|Open Source Communities|
On the other hand, working in open source technologies provides for a completely different employment model. Instead of being pigeonholed into a single, assigned task, open source contributors are given more autonomy for their responsibilities, allowing them to use their time and skills with more resilience.
Further, many studies imply that the traditional and societal reproach that is associated with not having a job in the traditional sense have significant negative impacts on individuals' mental health.
Communities and projects that adopt Open Source philosophy are examples of non-traditional work structures that are very productive while existing outside typical understanding of "work."
An example are the authors of the software OpenSSL ( a vital software library that serves a large majority of websites across the web). Outside of traditional business models, the software authors range from one time collaborators to continuous contributors who have collectively made the most important networking encryption library to date. This is the result of effort of diverse communities of volunteers working on "their own time," rather than on the through a rigid proprietary software development firm.
In the book "The Cathedral and the Bazaar", the difference between proprietary software and open source development is compared and the primary difference noted is the hierarchical structure of the proprietary software development and the flat organizational structure of the open source development model.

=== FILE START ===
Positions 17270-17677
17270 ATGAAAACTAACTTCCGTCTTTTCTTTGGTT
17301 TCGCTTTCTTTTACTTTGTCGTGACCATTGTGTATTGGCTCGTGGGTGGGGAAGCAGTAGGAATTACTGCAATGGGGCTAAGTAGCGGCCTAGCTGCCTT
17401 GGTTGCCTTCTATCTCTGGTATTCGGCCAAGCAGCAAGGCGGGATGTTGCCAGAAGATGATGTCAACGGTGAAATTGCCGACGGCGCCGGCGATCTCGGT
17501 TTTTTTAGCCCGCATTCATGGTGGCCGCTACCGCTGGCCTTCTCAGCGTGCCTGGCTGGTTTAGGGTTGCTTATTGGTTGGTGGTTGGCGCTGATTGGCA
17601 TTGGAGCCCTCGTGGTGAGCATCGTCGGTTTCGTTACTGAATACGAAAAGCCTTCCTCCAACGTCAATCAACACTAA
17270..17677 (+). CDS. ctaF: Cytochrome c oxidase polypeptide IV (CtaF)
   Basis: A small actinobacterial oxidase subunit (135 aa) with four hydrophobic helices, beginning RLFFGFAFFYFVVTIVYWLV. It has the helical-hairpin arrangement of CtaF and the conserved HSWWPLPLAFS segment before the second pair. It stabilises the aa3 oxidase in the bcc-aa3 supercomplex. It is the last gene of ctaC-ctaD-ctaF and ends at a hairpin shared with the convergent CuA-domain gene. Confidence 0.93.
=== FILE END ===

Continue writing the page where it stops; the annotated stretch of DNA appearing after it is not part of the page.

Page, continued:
Open source work tends to lean more towards the non-hierarchical (or heterarchical) management system in which leadership is decentralized. This leads to contributors experiencing more freedom in their roles in certain projects. Another benefit of flat structures is a certain flexibility to adapt to change, which is vital in the realm of open source software development.
Open source trumps traditional models in the area of Accessibility. Many of today's neoliberal economic practices prioritize productivity—which often leads to disability discrimination. A core principle of open source is to allow anyone who wishes to contribute to the ecosystem to be able to do so.